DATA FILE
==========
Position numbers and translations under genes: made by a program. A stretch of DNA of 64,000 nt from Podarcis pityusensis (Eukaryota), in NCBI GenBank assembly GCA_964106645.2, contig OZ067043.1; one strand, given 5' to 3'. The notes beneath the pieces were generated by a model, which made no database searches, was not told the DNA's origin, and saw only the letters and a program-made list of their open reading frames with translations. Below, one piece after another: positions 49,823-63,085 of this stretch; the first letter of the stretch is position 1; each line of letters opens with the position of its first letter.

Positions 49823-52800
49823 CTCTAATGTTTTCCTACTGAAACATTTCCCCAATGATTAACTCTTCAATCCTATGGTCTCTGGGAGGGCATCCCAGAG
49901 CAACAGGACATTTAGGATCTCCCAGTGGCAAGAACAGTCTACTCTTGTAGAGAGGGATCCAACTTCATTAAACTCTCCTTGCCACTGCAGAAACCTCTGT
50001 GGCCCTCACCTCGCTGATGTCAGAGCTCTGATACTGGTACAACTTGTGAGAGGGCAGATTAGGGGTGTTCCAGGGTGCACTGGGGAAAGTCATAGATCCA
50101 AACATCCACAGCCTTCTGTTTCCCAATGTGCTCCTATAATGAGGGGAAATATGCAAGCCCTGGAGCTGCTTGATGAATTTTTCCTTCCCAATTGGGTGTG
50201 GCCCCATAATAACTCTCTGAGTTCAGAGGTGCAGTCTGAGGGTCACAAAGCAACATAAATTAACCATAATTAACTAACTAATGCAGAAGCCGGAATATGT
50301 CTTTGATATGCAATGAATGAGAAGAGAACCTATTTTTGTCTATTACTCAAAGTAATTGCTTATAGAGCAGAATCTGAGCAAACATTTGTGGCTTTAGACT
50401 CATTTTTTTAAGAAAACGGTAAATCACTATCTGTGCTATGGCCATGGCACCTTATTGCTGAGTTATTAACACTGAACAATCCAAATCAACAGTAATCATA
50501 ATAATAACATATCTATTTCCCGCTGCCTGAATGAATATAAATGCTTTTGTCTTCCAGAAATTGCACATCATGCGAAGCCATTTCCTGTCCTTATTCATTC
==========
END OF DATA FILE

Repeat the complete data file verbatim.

Position numbers and translations under genes: made by a program. A stretch of DNA of 64,000 nt from Podarcis pityusensis (Eukaryota), in NCBI GenBank assembly GCA_964106645.2, contig OZ067043.1; one strand, given 5' to 3'. The notes beneath the pieces were generated by a model, which made no database searches, was not told the DNA's origin, and saw only the letters and a program-made list of their open reading frames with translations. Below, one piece after another: positions 49,823-63,085 of this stretch; the first letter of the stretch is position 1; each line of letters opens with the position of its first letter.

Positions 49823-52800
49823 CTCTAATGTTTTCCTACTGAAACATTTCCCCAATGATTAACTCTTCAATCCTATGGTCTCTGGGAGGGCATCCCAGAG
49901 CAACAGGACATTTAGGATCTCCCAGTGGCAAGAACAGTCTACTCTTGTAGAGAGGGATCCAACTTCATTAAACTCTCCTTGCCACTGCAGAAACCTCTGT
50001 GGCCCTCACCTCGCTGATGTCAGAGCTCTGATACTGGTACAACTTGTGAGAGGGCAGATTAGGGGTGTTCCAGGGTGCACTGGGGAAAGTCATAGATCCA
50101 AACATCCACAGCCTTCTGTTTCCCAATGTGCTCCTATAATGAGGGGAAATATGCAAGCCCTGGAGCTGCTTGATGAATTTTTCCTTCCCAATTGGGTGTG
50201 GCCCCATAATAACTCTCTGAGTTCAGAGGTGCAGTCTGAGGGTCACAAAGCAACATAAATTAACCATAATTAACTAACTAATGCAGAAGCCGGAATATGT
50301 CTTTGATATGCAATGAATGAGAAGAGAACCTATTTTTGTCTATTACTCAAAGTAATTGCTTATAGAGCAGAATCTGAGCAAACATTTGTGGCTTTAGACT
50401 CATTTTTTTAAGAAAACGGTAAATCACTATCTGTGCTATGGCCATGGCACCTTATTGCTGAGTTATTAACACTGAACAATCCAAATCAACAGTAATCATA
50501 ATAATAACATATCTATTTCCCGCTGCCTGAATGAATATAAATGCTTTTGTCTTCCAGAAATTGCACATCATGCGAAGCCATTTCCTGTCCTTATTCATTC